The culture we live in is having a huge impact on our children. Our daughters are influenced to judge their bodies and begin dieting in 4th grade – already striving for the air-brushed perfection offered in glossy magazines and TV programs. Our sons are getting lost behind masks that tell us they are okay. As they grow older, our sons enter into the “boy code” where they need to be, as one boy puts it, “tall, cool, and tough.”

In my work with children, too often boys have recounted moments of angry outbursts sourced from their sadness and depression. According to the “boy code,” it is more acceptable for boys to express themselves with anger, rather than tears. What are the consequences of tears shed in the faces of adults and peers? In my years as a child/family therapist, I have heard so many parents of boys asking me to help them, help their boys to “express their thoughts and feelings.” The request feels gendered. I hear it less when they speak of their daughters.

The theme body judgment emerged as my own two daughters entered middle-school 15 years ago. Since I was beginning to give presentations on Eating and Body Image Issues for Women, their stories from school became more fascinating. Their friends would routinely refer to their own skinny thighs as fat, causing my nicely formed, hardly thin, daughters to wonder as they viewed their own changing shapes. The important thing that happened between my daughters and I during this time is that we had a conversation about cultural expectations concerning girls, women, and body shapes that they carried forward in their lives and conversations with friends thru college. We scrutinized and talked about the glossy magazine images together. It opened their eyes to the often, taken-for-granted cultural influences.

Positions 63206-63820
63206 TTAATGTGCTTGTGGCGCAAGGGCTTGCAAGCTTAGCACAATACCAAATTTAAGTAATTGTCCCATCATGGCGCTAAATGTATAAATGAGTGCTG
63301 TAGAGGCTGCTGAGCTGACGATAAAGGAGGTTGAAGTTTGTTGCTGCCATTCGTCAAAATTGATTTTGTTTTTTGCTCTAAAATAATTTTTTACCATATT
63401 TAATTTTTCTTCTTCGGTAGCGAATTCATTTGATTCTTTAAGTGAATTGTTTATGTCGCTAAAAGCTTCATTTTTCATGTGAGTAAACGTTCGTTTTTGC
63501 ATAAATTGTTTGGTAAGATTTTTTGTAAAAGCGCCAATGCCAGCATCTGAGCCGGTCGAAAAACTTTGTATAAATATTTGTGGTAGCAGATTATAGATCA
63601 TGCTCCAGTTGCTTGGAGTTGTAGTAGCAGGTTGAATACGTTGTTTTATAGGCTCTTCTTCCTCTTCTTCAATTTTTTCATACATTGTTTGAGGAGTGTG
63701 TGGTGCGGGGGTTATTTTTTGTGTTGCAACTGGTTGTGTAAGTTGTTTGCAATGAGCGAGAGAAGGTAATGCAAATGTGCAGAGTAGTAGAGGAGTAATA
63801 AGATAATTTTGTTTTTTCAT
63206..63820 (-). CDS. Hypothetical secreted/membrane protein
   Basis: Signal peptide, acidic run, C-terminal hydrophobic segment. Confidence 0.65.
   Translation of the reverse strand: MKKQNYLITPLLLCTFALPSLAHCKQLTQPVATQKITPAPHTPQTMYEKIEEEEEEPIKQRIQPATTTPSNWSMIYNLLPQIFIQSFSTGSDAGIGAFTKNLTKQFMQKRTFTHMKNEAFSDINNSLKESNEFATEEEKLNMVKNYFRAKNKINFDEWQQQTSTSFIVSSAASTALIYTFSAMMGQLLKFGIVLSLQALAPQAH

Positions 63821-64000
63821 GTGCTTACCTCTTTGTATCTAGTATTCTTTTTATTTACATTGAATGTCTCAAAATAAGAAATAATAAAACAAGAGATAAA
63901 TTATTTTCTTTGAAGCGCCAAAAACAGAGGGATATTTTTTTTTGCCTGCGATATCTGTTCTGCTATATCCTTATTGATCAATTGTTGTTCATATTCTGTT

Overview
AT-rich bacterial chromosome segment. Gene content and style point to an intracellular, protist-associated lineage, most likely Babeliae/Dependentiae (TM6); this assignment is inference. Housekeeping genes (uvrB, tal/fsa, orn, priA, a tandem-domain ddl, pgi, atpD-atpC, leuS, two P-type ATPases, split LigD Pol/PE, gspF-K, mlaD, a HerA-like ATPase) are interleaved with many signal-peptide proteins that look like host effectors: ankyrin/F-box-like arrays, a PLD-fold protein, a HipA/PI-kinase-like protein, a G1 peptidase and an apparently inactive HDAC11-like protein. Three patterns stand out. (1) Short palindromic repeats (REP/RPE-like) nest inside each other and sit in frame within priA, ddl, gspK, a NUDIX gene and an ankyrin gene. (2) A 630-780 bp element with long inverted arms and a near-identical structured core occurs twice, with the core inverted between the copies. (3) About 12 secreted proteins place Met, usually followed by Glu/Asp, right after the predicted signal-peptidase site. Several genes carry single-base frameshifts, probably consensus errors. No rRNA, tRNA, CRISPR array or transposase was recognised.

I believe that the single most important way to combat the “gender straightjackets” boys and girls are invited into is through conversation. This is the door that parents need to open with their children. The following are some tips to spark your own thinking and creativity about this conversation:

• Join with your children in developing an awareness of cultural messages –in books, magazines, television, adult/peer conversations
• Discuss struggles you may have or had re: eating, body image. You are the model for your child, and can show the courage to discuss these things
• Talk up empathy and masculinity. Speak of the men you love and why you love them – the qualities of empathy and sensitivity you appreciate
• Develop awareness of your own gender-straight jacketing. Share parenting roles in a gender neutral way, where Dad models and emphasizes empathy and Mom takes on roles more traditional for Dads
• Talk about feelings, explore sadness and disappointment. This is the process that expands emotional expression and is the antidote to the “boy code.”

Please begin the conversation to both invite in their critical thinking about the culture and it’s effects on them and enrich your own relationship with them.

Author's Bio: 

Nancy Ruben, MFT, helps individuals, families and couples resolve conflicts and create the nourishing, healthy relationships they truly desire. She is the mother of two wonderful, adult daughters. For more information, visit